Since then, I have learned that in France, you can be a communist and still have fun.  You can have a good job and lots of money, you simply have to vote and talk a certain way in certain situations.  A dinner with a communist need not involve Molotov cocktails but simply alcoholic ones, especially now that the Iron Curtain and the Berlin Wall only exist as material for historic spy novels.   Aside from a supporting role during the social explosion of May of 1968, the masses of communists in France were never much of a threat to the established order, even if they did and do continue to march in the streets at the first whisper of a labor dispute.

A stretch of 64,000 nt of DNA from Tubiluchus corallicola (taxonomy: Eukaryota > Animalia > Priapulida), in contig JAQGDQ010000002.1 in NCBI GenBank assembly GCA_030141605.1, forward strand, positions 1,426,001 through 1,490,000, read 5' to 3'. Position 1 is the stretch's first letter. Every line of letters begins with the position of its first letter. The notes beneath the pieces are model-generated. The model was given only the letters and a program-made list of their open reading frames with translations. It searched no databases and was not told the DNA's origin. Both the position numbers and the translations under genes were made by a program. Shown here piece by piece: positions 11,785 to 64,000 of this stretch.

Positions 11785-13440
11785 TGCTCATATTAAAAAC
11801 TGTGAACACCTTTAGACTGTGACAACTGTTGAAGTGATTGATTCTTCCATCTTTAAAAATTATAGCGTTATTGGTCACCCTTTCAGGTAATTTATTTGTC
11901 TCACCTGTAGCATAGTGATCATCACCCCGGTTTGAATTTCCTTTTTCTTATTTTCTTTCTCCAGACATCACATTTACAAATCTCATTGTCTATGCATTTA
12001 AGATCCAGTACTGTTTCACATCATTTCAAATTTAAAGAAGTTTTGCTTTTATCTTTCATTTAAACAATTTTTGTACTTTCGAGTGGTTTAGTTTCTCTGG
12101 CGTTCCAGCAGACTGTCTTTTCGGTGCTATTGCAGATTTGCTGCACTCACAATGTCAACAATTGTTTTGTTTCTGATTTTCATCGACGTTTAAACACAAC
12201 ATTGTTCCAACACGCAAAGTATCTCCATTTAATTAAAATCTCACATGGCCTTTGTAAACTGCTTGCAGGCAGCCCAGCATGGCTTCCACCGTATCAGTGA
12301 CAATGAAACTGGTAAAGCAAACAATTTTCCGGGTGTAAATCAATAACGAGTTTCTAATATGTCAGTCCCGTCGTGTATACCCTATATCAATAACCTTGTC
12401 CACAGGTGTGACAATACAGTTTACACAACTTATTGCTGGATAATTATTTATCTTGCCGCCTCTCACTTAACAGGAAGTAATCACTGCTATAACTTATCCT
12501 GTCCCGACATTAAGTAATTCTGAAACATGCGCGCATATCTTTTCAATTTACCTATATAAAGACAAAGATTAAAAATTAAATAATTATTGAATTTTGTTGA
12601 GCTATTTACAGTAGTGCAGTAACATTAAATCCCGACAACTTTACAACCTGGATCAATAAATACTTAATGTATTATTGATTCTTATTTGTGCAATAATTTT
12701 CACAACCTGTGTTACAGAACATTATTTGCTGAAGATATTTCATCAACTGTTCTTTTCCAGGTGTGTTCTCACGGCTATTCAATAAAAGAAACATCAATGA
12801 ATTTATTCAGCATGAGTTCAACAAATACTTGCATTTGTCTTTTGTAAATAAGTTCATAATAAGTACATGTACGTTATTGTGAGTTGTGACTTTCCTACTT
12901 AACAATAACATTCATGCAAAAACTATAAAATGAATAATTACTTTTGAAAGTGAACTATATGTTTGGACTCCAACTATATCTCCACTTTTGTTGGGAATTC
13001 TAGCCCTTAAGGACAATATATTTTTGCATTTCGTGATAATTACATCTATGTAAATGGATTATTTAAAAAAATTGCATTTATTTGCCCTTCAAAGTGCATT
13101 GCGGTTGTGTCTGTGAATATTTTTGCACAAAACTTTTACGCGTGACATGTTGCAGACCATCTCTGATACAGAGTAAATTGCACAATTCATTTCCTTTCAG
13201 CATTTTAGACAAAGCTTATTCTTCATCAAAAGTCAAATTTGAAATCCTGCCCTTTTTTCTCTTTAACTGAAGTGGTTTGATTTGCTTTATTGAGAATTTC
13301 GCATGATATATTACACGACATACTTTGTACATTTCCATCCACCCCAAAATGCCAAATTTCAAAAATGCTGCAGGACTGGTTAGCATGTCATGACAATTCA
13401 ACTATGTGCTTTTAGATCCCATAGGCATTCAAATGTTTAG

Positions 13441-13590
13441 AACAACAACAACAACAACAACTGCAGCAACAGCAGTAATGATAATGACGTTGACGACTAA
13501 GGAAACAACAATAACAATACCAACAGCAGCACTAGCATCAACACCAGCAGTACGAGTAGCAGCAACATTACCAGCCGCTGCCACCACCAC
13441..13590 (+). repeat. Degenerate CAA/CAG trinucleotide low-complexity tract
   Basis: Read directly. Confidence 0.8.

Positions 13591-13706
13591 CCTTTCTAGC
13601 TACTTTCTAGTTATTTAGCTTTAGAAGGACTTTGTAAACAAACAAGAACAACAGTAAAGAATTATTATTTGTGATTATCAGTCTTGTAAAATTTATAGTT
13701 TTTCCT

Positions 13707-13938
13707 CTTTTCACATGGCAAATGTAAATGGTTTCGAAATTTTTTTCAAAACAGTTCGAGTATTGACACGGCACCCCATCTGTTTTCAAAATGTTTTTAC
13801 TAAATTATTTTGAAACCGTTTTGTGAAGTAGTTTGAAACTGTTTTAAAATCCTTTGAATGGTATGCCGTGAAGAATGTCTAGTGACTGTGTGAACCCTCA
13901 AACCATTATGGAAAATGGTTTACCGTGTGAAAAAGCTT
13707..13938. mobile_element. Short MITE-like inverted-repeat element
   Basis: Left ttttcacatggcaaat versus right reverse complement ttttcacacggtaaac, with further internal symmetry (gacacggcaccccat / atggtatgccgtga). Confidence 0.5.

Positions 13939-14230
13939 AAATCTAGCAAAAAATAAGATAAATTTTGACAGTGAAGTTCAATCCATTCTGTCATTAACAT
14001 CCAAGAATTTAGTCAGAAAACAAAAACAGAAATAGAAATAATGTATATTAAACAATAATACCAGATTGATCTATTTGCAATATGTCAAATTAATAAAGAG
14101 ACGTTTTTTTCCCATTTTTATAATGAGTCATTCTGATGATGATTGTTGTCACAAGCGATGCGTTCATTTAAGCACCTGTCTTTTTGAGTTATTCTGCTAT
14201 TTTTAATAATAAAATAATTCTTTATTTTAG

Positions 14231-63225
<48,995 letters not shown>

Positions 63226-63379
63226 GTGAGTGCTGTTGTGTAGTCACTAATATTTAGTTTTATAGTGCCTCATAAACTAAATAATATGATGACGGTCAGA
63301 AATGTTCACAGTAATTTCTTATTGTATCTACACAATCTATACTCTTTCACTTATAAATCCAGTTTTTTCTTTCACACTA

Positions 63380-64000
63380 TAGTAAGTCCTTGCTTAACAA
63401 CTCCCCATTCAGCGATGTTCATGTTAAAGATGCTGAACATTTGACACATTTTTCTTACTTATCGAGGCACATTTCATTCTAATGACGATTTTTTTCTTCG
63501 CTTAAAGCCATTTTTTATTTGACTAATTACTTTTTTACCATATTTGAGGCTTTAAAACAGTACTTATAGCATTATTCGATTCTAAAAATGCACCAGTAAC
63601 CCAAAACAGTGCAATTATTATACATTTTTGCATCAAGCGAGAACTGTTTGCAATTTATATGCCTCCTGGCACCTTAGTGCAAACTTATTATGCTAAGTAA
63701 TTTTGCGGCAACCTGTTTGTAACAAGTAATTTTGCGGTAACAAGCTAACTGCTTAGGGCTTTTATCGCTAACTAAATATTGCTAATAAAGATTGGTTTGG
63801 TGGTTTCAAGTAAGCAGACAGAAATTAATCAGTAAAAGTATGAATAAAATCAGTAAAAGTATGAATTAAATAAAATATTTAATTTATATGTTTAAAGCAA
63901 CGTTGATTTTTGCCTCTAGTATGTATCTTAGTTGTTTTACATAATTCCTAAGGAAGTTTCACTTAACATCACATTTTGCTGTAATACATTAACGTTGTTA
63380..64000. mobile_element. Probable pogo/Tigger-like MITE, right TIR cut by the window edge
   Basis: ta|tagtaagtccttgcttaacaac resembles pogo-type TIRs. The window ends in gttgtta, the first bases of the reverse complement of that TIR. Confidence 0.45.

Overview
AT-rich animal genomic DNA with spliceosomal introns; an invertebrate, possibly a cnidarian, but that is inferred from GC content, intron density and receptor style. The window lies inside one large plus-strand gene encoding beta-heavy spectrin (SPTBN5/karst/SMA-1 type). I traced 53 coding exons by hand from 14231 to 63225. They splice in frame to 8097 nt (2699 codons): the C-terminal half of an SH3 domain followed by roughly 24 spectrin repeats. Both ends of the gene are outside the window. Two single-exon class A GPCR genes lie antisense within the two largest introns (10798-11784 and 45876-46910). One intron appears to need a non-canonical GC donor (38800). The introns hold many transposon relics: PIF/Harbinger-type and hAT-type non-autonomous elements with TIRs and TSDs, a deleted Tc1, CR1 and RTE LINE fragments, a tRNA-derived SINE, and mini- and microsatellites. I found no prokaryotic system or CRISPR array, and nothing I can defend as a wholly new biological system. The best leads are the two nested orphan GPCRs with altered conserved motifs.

Because even if they have lost all semblance of political clout (though the party keeps huffing and puffing along), the communist spirit is alive and well in France’s powerful labor unions.  And perhaps that is as it should be.  Someone has got to at least shout back at the Captains of Industry, who have so clearly taken over the show on a global scale.  And while they can be painfully earnest (take a gander at the prose at Lutte Ouvrière), being French, they still know how to enjoy themselves.  A while back a friend of ours who has the unenviable chore of being a union representative at IBM, brought us a unique bit of paraphernalia from the CGT (Confédération Générale du Travail), the country’s largest trade union.  It’s a bottle opener (décapsuleur) with a metal bit that starts to play the Internationale when it comes into contact with a bottle cap.  I gave one to my younger brother as a gift, but the poor guy didn’t recognize the tune.  Ah, the days of revolution seem to be far behind us.  Or are they?  Who knows what might be required after the startling election results of last night.  It’s enough to make you want to start humming the opening lines…hey, come to think of it, this stanza sounds rather timely: